Monday, 27 July 2009

Persistence pays! (sometimes ...)

I've just been following Gonna Be A Writer's comments on her blog - about how many rejections a published author might have, before getting a novel accepted. It prompted me to check back in my files, to remind myself what happened when I was sending out 'The Trouble With Ally' - the first book I had published (as Sheila Norton, my own name).

It actually took even longer than I remembered! I first sent it out to agents in September 1999, and it was accepted by Piatkus in February 2002. I didn't keep all the rejection letters - I think I probably found most of them too depressing to keep! - but I did keep a few, including one from a major publisher which stated that I had 'a bright, confident style and a gift for amusing dialogue', and that the novel was 'quite publishable' ... but it wasn't for them! Even though they rejected the book, I remember being thrilled with that particular letter! But not, of course, as thrilled as I was with the e-mail dated 13 February 02, which told me there was an offer letter in the post to me. I remember sitting at my computer crying when I read it - I could hardly believe it was finally happening.

If that lengthy time span is depressing for would-be novelists, all I can say is that I didn't give up because (having already abandoned several previous attempts at novels which I knew weren't good enough) - I always had a feeling that 'The Trouble with Ally' was good enough to make it, if only someone would agree with me! And secondly, throughout that waiting period, I continued to write short stories, so that I had some acceptances to cheer me up and keep me going, and I also wrote my second novel, 'Other People's Lives'. I was glad I did, because Piatkus offered me a two-book contract, and I'd almost finished the second book by then.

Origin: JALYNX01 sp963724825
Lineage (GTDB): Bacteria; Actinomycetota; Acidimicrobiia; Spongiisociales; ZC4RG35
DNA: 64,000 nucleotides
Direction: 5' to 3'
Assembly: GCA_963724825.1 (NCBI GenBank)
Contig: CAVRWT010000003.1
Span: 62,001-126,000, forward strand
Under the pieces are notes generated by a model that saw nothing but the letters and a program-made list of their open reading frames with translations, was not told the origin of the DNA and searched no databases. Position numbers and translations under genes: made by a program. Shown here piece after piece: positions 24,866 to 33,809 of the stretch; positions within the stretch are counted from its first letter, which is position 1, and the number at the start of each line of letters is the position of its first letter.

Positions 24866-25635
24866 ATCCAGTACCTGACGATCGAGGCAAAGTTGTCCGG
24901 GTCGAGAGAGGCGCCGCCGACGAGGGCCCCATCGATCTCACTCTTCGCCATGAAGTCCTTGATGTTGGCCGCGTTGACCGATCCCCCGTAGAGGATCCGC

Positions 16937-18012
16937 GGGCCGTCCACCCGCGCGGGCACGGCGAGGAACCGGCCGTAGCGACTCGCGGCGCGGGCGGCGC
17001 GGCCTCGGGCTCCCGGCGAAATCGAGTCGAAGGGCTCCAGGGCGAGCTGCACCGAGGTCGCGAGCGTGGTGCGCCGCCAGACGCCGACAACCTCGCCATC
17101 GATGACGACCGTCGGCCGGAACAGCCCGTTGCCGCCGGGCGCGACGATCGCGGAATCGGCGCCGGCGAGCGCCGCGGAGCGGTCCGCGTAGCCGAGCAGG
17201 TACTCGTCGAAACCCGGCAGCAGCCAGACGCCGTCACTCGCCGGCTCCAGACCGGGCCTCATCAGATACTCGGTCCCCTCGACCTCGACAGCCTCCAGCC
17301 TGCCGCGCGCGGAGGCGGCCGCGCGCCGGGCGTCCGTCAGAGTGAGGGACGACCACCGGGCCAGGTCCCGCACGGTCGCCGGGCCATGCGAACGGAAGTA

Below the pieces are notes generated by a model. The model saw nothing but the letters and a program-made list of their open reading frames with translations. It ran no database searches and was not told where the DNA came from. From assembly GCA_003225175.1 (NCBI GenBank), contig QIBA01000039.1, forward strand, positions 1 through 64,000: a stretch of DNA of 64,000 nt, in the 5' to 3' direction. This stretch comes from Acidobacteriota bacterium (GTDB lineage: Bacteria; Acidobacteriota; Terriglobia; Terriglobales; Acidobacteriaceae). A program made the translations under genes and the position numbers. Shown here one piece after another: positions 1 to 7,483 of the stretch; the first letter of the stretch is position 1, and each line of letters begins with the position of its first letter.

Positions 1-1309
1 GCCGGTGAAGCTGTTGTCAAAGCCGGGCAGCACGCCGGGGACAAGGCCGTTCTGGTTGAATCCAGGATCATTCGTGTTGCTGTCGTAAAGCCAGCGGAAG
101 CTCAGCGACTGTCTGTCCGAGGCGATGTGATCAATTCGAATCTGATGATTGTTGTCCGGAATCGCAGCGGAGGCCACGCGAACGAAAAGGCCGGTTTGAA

On the subject of persistence, I've recently sold a couple of stories to magazines, which had been turned down several times already. You know how sometimes you have to accept that a story wasn't that great, and file it under 'given up' - but at other times, you think that it's worth a bit of tweaking, a bit of improving, lengthening or cutting, and sending out elsewhere? Well, both of these had been revamped and re-written to within an inch of their lives by the time they finally got accepted (by different magazines) - proving that it's still possible to sell something even when you've almost exhausted all the possibilities.

I'd like to say 'don't ever give up' - but I know, as well as anyone, the angst that can be caused by disappointments and rejections. I'd been writing as a hobby for several decades before having that first novel accepted - and have had some painful rejections since, too. It never gets easier!

But sometimes, the waiting game does pay off. So good luck to everyone out there who's waiting for responses!


  1. I wouldn't have kept the rejection letters either. I'm prepared for the long haul.

  2. Ah - but you might be one of the lucky ones who doesn't have to wait so long! x

  3. Well done on getting your previously declined short stories published! I have a whole pile of such short stories that I haven't had the courage to reshuffle and rewrite and send out again but I will now.

    Julie xx

  4. Yes, Julie - you must! It works so often - especially if the editor who declined first time, gives you any sort of reason. You can then think positive, use this as a starting point for re-jigging your story, and adapt it for another market. It's well worth it as most of the work's already been done. Good luck! x